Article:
This Brigade also has a social service that helps, for example, staff to deal with grief and other problems that may arise in their personal lives, such as financial issues.

One of the other initiatives to increase staff retention was the possibility for dispatchers to work part-time, as most of the time, these professionals become dispatchers due to injuries. This possibility enabled the motivation of young people to join the dispatching as they can combine it with other operational tasks, which has been an uplift to the PSAP.

“Specifically for the 112-PSAP, we have set up a “wellbeing” cell 3 years ago. This cell currently consists of 5 call-takers who take all kinds of initiatives such as the organisation of the 112day, testing new chairs, installing a new fitness area, etc. We strongly believe in the empowerment and engagement of our PSAP staff. Both aspects contribute to mental health and wellbeing as they expand their horizon”, says Major Spencer Smolders.

In May 2022, the Fire Brigade of Brussels (SIAMU) held a surprise team building event in Waterloo for the PSAP personnel. For the first time in history, this event took place, whose purpose was to value the staff and contribute to the mental health and wellbeing of the entire team.

Split into two groups, 78 professionals from this 112 PSAP and dispatching fire department, including firefighters, call-takers, the medical board and the operational board, were able to experience a day with different activities outside the workplace that allowed them to get to know their colleagues better and decompress from work.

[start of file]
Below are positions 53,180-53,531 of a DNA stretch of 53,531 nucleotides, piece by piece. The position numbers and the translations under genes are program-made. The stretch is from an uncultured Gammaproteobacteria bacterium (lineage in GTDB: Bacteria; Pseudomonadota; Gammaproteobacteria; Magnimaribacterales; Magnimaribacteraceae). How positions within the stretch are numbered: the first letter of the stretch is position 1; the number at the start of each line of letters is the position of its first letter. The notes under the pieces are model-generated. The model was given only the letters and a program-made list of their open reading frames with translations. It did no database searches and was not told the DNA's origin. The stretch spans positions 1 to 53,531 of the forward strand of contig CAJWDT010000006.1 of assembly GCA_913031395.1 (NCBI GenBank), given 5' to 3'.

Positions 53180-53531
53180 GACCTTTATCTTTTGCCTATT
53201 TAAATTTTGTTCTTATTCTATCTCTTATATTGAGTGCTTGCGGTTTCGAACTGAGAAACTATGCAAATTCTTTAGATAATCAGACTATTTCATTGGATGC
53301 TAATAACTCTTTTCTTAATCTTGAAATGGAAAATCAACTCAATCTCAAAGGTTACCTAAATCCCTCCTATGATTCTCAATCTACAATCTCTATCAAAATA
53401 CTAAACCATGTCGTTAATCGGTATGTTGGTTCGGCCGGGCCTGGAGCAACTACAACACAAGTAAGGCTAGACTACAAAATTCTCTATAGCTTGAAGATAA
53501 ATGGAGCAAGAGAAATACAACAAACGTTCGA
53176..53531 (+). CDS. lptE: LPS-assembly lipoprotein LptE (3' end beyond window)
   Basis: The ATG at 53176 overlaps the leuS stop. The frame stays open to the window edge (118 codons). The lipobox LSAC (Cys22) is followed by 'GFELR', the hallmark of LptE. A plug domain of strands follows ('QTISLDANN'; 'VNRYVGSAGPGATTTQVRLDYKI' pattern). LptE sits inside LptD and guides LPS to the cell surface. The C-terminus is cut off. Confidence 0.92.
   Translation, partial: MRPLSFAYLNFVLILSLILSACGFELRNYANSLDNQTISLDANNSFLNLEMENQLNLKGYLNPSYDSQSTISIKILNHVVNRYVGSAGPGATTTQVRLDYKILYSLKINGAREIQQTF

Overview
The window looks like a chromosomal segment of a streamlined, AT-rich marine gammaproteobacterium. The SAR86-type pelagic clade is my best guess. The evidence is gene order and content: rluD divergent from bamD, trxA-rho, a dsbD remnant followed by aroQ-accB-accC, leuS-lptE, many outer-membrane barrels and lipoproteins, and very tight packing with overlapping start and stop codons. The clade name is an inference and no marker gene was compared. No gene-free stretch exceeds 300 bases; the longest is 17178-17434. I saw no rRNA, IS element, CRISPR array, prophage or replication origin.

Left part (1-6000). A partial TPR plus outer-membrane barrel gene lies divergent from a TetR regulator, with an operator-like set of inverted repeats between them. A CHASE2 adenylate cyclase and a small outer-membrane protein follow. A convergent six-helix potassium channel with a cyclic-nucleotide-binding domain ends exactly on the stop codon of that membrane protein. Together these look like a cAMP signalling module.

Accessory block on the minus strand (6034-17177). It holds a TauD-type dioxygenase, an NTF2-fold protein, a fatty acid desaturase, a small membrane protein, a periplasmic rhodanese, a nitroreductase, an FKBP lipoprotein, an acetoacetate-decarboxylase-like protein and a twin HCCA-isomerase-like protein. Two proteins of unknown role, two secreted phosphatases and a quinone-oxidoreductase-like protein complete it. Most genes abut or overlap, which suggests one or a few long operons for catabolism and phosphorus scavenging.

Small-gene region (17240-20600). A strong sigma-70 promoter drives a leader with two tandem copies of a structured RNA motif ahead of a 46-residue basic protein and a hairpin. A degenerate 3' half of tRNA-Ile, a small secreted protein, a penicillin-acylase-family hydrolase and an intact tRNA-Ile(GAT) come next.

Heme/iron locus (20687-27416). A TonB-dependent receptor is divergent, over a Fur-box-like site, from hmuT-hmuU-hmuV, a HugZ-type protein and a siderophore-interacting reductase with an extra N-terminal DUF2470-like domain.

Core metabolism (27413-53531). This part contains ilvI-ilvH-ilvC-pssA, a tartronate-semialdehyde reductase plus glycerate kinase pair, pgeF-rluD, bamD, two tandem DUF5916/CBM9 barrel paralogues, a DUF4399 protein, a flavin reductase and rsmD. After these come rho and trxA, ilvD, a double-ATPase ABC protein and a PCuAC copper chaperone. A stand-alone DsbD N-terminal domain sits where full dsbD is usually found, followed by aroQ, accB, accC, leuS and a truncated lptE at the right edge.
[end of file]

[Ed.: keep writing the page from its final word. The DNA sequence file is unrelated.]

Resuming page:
Using Tuckman’s Model (Forming, Storming, Norming, Performing and Adjourning), the teams made different group dynamics to increase the trust in colleagues, improve the communication between teams and the sense of gratification through the exchange of compliments between co-workers.

In a simplified way, this model defends that as a team develops and establishes deeper relationships (TRUST), the leadership model moves to a more collaborative approach.

Figure 2 – Team development stages. Source: Okpalad, based on Tuckman and Jensen (1977)2

This team building considered the needs of staff, such as professionals with reduced mobility or who spend a lot of time sitting, as is the case with call-takers, in order to respect their limits but at the same time allow them to enjoy the activity.